As the core consumer base shifts from baby boomers to millennials, CPGs are having to address to ever-changing demands, while speeding their time to market and expanding their product ranges. But agile, nimble, and ready to compete faster than ever before wasn’t what large CPGs were built to be, according to Robert Champion, group engineering manager—packaging equipment, Nestlé USA. Regardless, they have to adapt quickly, and they are relying on their OEM partners to assist them in creating more flexible equipment that can accommodate multiple products, grappling with e-commerce challenges and, ultimately, speeding the time to market.
E-commerce complicated the route to market
Most CPGs are wrapping their heads around the rise in e-commerce and how they, too, can produce one-off products of many formats with a packaging line that has a throughput of 300 products per minute of the same format.
“It comes down to do we want to make money or do we want to play just to be on the shelf,” Champion asks. “Five percent of our business is e-commerce, but it will grow, and I wonder how I’m going to get chilled foods through the omnichannel.”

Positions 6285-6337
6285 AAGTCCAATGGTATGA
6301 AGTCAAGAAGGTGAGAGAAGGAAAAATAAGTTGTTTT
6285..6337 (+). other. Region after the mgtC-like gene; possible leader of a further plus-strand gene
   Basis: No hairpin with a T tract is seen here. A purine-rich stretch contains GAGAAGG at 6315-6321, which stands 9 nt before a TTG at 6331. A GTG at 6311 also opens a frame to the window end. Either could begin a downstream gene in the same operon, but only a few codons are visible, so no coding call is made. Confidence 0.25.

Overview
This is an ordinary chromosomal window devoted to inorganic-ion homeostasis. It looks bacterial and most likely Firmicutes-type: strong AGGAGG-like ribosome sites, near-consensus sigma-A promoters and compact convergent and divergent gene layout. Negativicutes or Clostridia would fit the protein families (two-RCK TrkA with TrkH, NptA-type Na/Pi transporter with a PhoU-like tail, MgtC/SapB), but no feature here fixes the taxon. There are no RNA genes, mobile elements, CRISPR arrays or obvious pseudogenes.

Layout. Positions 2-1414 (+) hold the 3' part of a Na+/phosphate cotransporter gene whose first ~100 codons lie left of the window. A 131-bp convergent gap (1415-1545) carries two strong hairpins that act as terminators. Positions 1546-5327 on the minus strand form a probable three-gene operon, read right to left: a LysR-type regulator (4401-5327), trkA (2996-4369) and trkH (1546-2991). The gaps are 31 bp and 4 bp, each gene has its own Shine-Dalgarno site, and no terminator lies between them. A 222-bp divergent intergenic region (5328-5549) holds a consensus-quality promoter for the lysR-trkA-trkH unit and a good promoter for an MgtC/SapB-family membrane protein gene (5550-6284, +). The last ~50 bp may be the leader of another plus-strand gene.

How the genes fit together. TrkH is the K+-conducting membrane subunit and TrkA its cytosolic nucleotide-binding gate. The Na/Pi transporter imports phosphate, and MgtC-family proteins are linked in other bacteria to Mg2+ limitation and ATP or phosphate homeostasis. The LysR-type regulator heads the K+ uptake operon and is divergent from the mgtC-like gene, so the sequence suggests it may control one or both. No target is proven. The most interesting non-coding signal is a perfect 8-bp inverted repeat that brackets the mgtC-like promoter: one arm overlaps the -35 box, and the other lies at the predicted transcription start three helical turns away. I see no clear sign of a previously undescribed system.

Though it’s described in different ways depending on whom you talk to, the omnichannel generally is a thought experiment on how to harmonize solutions across physical locations, e-commerce, mobile applications, and social media. Smithfield Foods has its own internal process for e-commerce where consumers can purchase products on its website and also through a partnership it developed with television shopping network QVC. But like Nestlé, its main concern is the cold chain as a majority of Smithfield Foods’ products have to be chilled or frozen.
“Not only from a food safety and security stand point, we have an obligation to deliver,” says James Couch, director, Operational Improvement, Strategic Sourcing and Services, Smithfield Foods, Inc. “We want to provide the highest quality of food, and maintaining that cold chain is a prime piece of that equation. So we are always looking at ways to do that better, whether it be through packaging or other solutions.”
Conagra Brands is also figuring out how to adjust to the diversification in route to market.
“While the route to market is a challenge for us, dry food has a more straightforward approach,” says Jim Prunesti, vice president, Engineering, Conagra Brands. “Some of it has to do more with repacking. How do we repack more efficiently and faster?”